Despite elimination, Kyle Busch’s crew chief says Chase format is fair


A 26-point cushion going into Sunday’s Contender Round elimination race at Talladega Superspeedway was not enough to keep Kyle Busch in the Chase for the Sprint Cup.

A crash at Lap 102 collected Busch at the back of the pack and effectively ruined what had been a strong post-season for “Rowdy.” Going into ‘Dega, he’d rattled off five Top-10s in five Chase races and Top-5s in the last two.

But Busch’s 40th-place finish on Sunday dropped him seven points behind the cutoff for the Eliminator Round. It’s a tough way to go out, but his crew chief, Dave Rogers – who spoke to the media while Busch made no comments himself following the race – says there’s no point in complaining about the new Chase format that placed the unpredictable ‘Dega as the second of three cut races.

“It’s a fair format because they give us the rules before the Daytona 500,” Rogers said. “They told us what the rules were and we all signed up the play. I love this game and I love playing this sport. They can change the rules every year and the points format — that’s none of my business.

“I just have to read the rules and try to perform at our best according to them. I’m bitter and I’m discouraged, but I’m not going to sit here and say it’s unfair. The rules are the rules — they didn’t change them halfway through Talladega. Nothing to complain about there.”

And just as Rogers accepts the format, he also accepts that things can change instantly at NASCAR’s wildest speedway.

“It’s not a shock [not to advance] — you’re just here at Talladega and you know things can happen,” he said. “It happens. It’s not a shock, but on the other hand, it’s by no means an indication of what this race team is about.”

The championship may be out of reach, but Rogers, Busch and the No. 18 Joe Gibbs Racing camp can prove what they’re about by doing well in the final four races of the season.

It’s a stretch that Rogers looks forward to running with Busch, who he says has stepped up as a leader for the team during the post-season even as things haven’t always gone their way.

“We’ve had a couple things go against us — getting the nose knocked off at Loudon, today, and Kyle’s done a really good job of biting his lip and just backing the race team to let us do our job,” he said.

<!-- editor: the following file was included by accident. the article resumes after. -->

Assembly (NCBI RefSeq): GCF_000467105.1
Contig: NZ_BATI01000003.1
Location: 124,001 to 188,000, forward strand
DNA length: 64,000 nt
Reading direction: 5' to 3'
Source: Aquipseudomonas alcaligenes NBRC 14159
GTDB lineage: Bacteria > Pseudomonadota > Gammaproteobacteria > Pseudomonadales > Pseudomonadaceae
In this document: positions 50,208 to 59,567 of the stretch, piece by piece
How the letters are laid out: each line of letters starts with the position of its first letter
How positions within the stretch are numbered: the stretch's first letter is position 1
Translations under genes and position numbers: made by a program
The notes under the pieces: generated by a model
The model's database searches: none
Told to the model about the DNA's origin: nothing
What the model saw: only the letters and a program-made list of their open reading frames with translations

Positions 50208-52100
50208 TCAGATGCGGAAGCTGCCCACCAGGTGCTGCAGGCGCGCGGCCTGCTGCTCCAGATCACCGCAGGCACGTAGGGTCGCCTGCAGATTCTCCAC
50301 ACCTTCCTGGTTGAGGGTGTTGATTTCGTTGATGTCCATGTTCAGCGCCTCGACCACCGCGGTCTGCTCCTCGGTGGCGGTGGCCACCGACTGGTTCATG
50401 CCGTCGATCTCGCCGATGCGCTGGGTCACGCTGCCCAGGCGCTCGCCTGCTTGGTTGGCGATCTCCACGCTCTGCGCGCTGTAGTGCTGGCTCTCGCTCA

“Kyle, I can’t say enough good about him. I’m really proud of him. It’s been a lot of fun working with him and we’re not done yet. We can’t win the championship, but we can still advance in points and work our way up to fifth. We’re going to go to Martinsville working hard and we’re going to try to win all these races.”

James Hinchcliffe on Andretti: ‘It’s certainly the place I want to be’

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Since before the start of the 2020 NTT IndyCar Series season, James Hinchcliffe tirelessly has worked to ensure the future would include a full-time return in 2021.

And with an opportunity to run the final three races this season with Andretti Autosport, there seems a surefire (albeit unlikely) path.

“If I go out and win all three,” Hinchcliffe joked with IndyCar on NBC announcer Leigh Diffey in an interview Friday (watch the video above), “it would be hard for them to say no, right?”

Regardless of whether he can go unbeaten at the Indianapolis Motor Speedway road course next weekend or the Oct. 25 season finale at St. Petersburg, Florida (where he earned his first career win in 2013), Hinchcliffe will have the chance to improve his stock with the team that he knows well and now has an opening among its five cars for 2021.

All three of Hinchcliffe’s starts this season — the June 6 season opener at Texas Motor Speedway, July 4 at the IMS road course and the Indianapolis 500 — were with Andretti, where he ran full time in IndyCar from 2012-14.

“Obviously, the plan from January 2020 was already working on ’21 and trying to be in a full-time program,” he said. “I’ve really enjoyed being reunited with Andretti Autosport, and everybody there has been so supportive. It’s been a very fun year for me on track. It’s been kind of a breath of fresh air in a lot of ways.

“It’s certainly the place I want to be moving forward. We’ve been working on that, working on those conversations. Genesys has been an incredible partner in my three races. We’ll be representing Gainbridge primarily, but Genesys will still have a position on our car in the last three.”

Gainbridge is the primary sponsor of the No. 26 Dallara-Honda that was vacated by Zach Veach, who left the team after it was determined he wouldn’t return in 2021. Hinchcliffe can empathize having lost his ride with Arrow McLaren SP after last season with a year left on his deal.

“You never want to earn a ride at the expense of somebody else in the sense that has happened here with Zach,” Hinchcliffe said. “I feel bad that he’s not able to see out the last three races of his season. I’ve got a lot of respect for him off track. He’s been a teammate this year, a colleague for years before that and honestly a friend for years before that. I’ve got a lot of time for him and his family. I understand a little bit of what it’s like in that position and what he’s going through.”

Hinchcliffe is ready to seize the moment, though, starting with the Oct. 2-3 doubleheader race weekend at Indianapolis Motor Speedway. He had been hoping to add the Harvest Indy Grand Prix to his schedule and had been working out for the possibility.

“Then last week I had given up hope (and) was resigned that wasn’t happening,” he said. “I told my trainer, ‘I think we’re done for this year.’ Three days later, this call comes. I’m glad we didn’t make that decision too early. I feel great physically.

“I look at it as a great opportunity to continue to show I’ve still got what it takes and should be there hopefully full time next year on the grid.”

Watch Hinchliffe’s video with Leigh Diffey above or by clicking here.